It is, by now, a truism that drugstores are struggling with sales of non-pharmacy items, as their consumers make do without discretionary products like cosmetics and hair care.
At all three public drugstores --
-- pharmacy sales are far outpacing sales at the front end.
In Rite Aid's first quarter, pharmacy same-store sales grew 1.6%, while front-end comparable sales declined by the same amount. Walgreen reported a 3.8% uptick in its pharmacy same-store sales in the third quarter, while comps at the front-end rose a measly .9%.
But numbers only tell so much of the story. Indeed, in the retail world, there is much to be learned by walking the floor, observing the inventory levels, the product mixes, the promotions and overall consumer reaction. Eyeballing the aisles can also reveal whether what management is saying hews to how the stores are actually performing.
With that in mind, we bring you our first on an ongoing retail-sector series: The Shopping Spy -- a column we've launched with a visit to the big-three drugstores, in an undisclosed neighborhood in New York City, to see what exactly is going on at the front end.
Based on our spy mission to Rite Aid, it was immediately clear that the drugstore is winning with its store-branded merchandise. Fewer Rite Aid-branded items were left on the shelves compared to similar name-brand products, especially in toiletries like body wash, moisturizer and tooth brushes. Consumers, apparently, would rather pay $2.79 for a Rite Aid-brand moisturizer than $4.19 for an almost identical Vaseline version.
But Rite Aid appears to be struggling with its premium products. Higher-priced shampoos, for example, were being heavily discounted. The drugstore featured John Frieda shampoos at buy-one-get-the-other-half-price deals. There were also sales on Caress and Dove body wash, Kellogg's cereals and name-brand coffee like Starbucks.
It's weakest category was digital photography; none of the printing machines were in order when our spy visited the store.
Our fact-finding tour through the local CVS revealed that the store boasts a smaller selection of store-named products. This is neither a plus for the store nor for consumers looking for lower-priced items, and resulted in CVS falling in last place in our admittedly unscientific tally.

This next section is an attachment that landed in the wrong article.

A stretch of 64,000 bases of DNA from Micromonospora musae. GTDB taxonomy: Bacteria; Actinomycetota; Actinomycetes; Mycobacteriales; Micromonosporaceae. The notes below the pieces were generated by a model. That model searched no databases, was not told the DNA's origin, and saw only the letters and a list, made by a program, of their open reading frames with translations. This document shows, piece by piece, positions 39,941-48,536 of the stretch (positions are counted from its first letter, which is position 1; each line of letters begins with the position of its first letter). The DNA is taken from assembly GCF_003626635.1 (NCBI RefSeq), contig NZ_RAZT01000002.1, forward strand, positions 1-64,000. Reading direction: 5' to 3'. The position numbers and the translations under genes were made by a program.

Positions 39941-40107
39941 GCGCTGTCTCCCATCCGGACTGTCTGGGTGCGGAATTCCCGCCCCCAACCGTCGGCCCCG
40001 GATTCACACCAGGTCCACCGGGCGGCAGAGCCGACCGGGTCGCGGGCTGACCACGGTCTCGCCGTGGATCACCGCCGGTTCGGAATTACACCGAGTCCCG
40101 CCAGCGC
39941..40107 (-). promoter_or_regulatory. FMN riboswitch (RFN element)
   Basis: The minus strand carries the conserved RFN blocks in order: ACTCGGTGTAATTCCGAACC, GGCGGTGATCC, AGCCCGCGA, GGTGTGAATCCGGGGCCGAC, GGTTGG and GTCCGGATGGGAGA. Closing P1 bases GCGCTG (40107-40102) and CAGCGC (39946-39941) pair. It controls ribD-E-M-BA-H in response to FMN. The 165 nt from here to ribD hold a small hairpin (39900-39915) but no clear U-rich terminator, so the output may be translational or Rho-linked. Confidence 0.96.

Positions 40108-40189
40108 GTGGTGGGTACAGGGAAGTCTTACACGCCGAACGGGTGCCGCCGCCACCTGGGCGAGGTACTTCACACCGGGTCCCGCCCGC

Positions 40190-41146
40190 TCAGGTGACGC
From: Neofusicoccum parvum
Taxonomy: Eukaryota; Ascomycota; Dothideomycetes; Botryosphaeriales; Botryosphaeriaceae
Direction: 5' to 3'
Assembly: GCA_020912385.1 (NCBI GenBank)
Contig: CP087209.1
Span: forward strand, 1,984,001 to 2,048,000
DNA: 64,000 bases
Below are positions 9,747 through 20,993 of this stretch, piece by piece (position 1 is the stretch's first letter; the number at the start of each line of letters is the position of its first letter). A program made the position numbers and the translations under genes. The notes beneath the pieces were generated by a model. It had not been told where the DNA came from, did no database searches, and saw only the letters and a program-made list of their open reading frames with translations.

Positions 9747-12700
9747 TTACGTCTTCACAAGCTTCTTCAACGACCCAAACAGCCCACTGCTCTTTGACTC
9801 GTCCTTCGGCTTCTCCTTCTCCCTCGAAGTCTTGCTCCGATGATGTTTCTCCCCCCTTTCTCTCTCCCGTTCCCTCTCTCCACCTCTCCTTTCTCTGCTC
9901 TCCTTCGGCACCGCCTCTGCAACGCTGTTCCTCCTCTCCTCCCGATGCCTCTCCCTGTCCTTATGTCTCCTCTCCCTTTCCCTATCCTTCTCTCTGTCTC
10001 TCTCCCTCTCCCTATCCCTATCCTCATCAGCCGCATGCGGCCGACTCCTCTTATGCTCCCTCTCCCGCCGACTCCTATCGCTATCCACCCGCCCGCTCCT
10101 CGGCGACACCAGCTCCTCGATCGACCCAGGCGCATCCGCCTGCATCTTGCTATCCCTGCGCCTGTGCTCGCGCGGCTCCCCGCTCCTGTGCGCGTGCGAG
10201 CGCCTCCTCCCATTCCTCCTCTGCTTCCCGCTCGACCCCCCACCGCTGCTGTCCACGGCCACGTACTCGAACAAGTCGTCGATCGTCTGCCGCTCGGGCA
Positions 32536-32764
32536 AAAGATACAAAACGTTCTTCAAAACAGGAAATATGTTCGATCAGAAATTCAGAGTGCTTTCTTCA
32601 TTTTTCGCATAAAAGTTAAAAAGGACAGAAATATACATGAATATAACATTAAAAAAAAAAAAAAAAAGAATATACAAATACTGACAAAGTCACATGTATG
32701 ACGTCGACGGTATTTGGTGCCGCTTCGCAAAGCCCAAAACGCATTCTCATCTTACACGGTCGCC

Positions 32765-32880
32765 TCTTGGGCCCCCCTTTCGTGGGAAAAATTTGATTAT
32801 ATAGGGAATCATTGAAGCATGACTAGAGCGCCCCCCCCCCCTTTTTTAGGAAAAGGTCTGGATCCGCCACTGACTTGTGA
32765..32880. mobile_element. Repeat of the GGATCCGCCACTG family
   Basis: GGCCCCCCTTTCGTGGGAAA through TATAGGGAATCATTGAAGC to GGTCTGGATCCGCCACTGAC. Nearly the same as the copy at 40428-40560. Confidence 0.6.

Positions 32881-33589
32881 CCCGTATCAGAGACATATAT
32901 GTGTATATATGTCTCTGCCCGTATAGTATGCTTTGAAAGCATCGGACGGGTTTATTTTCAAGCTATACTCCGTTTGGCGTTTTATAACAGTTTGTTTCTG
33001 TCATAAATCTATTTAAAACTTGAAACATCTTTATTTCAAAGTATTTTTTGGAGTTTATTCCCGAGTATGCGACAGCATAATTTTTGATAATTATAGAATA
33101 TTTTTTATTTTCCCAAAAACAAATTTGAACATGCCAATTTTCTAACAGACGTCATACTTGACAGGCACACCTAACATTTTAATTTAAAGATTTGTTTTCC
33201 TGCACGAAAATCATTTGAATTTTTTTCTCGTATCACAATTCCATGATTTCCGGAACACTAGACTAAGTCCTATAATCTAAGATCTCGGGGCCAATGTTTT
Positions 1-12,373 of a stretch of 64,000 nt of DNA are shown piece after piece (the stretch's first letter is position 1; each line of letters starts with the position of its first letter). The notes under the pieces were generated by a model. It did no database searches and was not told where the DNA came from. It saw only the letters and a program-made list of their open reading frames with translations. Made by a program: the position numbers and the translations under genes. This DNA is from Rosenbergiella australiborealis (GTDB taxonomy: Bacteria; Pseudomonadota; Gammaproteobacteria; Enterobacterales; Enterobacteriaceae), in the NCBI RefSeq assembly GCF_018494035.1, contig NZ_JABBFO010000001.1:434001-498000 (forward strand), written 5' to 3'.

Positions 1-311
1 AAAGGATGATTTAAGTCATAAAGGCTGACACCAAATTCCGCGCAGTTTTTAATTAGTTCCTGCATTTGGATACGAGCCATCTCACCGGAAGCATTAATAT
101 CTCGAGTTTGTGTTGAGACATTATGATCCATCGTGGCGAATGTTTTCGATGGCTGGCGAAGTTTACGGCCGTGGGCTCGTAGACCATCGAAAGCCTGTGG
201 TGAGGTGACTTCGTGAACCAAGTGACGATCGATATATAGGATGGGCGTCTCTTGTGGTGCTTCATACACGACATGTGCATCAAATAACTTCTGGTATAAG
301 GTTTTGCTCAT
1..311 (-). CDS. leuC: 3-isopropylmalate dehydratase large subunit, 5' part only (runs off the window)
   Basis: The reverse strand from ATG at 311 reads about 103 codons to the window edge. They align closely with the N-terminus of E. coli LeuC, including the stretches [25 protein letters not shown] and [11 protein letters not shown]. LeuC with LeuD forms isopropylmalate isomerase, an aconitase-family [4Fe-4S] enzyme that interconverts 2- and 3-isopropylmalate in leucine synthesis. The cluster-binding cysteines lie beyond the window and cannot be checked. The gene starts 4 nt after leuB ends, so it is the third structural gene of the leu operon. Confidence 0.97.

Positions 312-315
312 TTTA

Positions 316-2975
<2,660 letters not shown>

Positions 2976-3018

Still, consumers in our store would find their deals on better-known names like Neutrogena and Herbal Essence, which allowed CVS to score high in the cosmetics/hair care category.
It also featured a huge 50% to 75% off promotion on cosmetics like Revlon and Physicians Formula.
CVS had a larger selection of seasonal items -- such as beach chairs, outdoor toys, gardening equipment and grilling supplies -- than did its competitors. Heading into the 4th of July weekend, this could turn into a big plus for CVS if the weather manages to stay dry.
Our sleuthing through Walgreen confirmed that the store does the best job "tricking" its consumers with its "Compare & Save" campaign. It wins on price, and so it took first place in our tally.
Throughout the store, Walgreen-branded merchandise is strategically placed next to comparable name-brand items. The catch: based upon the packaging, it's hard to tell which is which.
It's therefore quite easy to be drawn to Walgreen's Cold and Flu tablets for $5.49 instead of DayQuil's pills at $13.99, or Walgreen's $5.99 decongestant instead of Tylenol Sinus for $7.99.
Management for the chain, in general, says it's working on tight inventory control, with about 18% of its total SKU count already eliminated. And that seemed to be the case in the store we visited.
Inventories were lean and a majority of the store was Walgreen-branded items. Everything from paper plates and stain sticks to ice cream and glass cleaner were branded with the Walgreen's logo. The only downfall, shoppers looking for some of their favorite brands may be disappointed.
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